To date, perhaps understandably, in the absence of the full facts, individuals have made inaccurate comments regarding me personally and Operation Tempura. The reason I am unable at this time to provide the full facts of what occurred is because of ongoing court proceedings both in the UK and the Cayman Islands.
There are three outstanding court proceedings against me:
Firstly the action that ex Commissioner Stuart Kernohan took against me in the Cayman Islands in 2009, accusing me of Misconduct in Public Office.
Secondly the attorney general and the current commissioner of RCIPS took action against me in 2012 at the Royal Courts of Justice in London. They are trying to prevent me using legal advices, which I received during Operation Tempura. These advises are required for my defence of the Kernohan action.
Thirdly the attorney general has taken court proceedings against me in the Cayman Islands again to prevent me from using the legal advices, which I received while conducting Operation Tempura. Again I need to be able to use these legal advices in my defence of the Kernohan action.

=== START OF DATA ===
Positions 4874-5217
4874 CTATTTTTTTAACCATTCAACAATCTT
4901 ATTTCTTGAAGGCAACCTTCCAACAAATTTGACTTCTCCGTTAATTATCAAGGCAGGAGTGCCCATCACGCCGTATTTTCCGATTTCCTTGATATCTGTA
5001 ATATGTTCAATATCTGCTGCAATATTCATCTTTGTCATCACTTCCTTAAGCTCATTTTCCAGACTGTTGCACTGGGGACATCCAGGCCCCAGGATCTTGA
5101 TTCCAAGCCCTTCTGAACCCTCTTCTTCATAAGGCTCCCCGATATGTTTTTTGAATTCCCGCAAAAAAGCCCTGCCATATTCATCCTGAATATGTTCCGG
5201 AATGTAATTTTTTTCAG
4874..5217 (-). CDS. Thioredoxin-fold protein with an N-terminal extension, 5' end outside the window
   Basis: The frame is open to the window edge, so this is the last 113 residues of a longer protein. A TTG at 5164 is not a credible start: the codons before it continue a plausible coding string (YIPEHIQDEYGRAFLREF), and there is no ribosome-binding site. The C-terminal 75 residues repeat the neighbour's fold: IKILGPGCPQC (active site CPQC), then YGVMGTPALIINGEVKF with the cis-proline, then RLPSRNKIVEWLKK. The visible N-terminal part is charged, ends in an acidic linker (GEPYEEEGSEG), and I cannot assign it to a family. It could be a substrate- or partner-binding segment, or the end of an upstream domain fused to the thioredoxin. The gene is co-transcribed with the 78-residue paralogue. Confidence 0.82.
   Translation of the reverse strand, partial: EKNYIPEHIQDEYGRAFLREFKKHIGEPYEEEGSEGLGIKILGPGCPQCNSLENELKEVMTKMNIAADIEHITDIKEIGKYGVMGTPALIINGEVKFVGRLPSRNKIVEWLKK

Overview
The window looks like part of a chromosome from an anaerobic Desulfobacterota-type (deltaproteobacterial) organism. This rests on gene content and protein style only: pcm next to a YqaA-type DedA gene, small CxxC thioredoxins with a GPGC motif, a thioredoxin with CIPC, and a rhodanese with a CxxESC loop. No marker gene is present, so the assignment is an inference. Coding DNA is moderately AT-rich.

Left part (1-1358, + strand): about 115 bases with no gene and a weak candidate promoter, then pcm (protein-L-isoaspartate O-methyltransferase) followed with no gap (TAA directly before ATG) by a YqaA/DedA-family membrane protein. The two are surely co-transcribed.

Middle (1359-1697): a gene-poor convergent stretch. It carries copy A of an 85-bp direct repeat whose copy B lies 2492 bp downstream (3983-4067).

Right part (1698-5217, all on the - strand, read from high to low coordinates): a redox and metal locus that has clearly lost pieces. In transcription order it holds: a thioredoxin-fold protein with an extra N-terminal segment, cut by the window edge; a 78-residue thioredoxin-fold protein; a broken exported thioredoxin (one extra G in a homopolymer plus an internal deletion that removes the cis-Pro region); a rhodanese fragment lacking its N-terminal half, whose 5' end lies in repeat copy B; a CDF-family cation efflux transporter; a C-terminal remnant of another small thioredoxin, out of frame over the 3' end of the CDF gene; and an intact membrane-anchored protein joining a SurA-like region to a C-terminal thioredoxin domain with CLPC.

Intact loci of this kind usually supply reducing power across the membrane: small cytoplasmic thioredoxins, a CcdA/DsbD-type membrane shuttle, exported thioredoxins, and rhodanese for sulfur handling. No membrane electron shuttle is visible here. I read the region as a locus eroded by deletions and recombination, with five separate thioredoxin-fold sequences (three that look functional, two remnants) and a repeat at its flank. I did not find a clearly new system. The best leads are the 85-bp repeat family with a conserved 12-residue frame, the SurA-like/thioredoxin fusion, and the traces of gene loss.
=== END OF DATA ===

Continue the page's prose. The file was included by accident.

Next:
As all three matters are still before the courts I am limited in my ability to talk more openly to either the press or the public. However, in the following paragraphs I will explain some facts that I hope will help dispel some myths about Operation Tempura and assist the public to better understand the current position. The following will provide the details of the attempts which continue to be made to conceal the truth from the public and hinder my defence of the Kernohan action.
In 2009 the attorney general in the Cayman Islands agreed to represent me in the action brought against me by Kernohan. This representation was provided to me only on the condition that within my defence statement I was not critical of the judiciary or the attorney general’s chambers.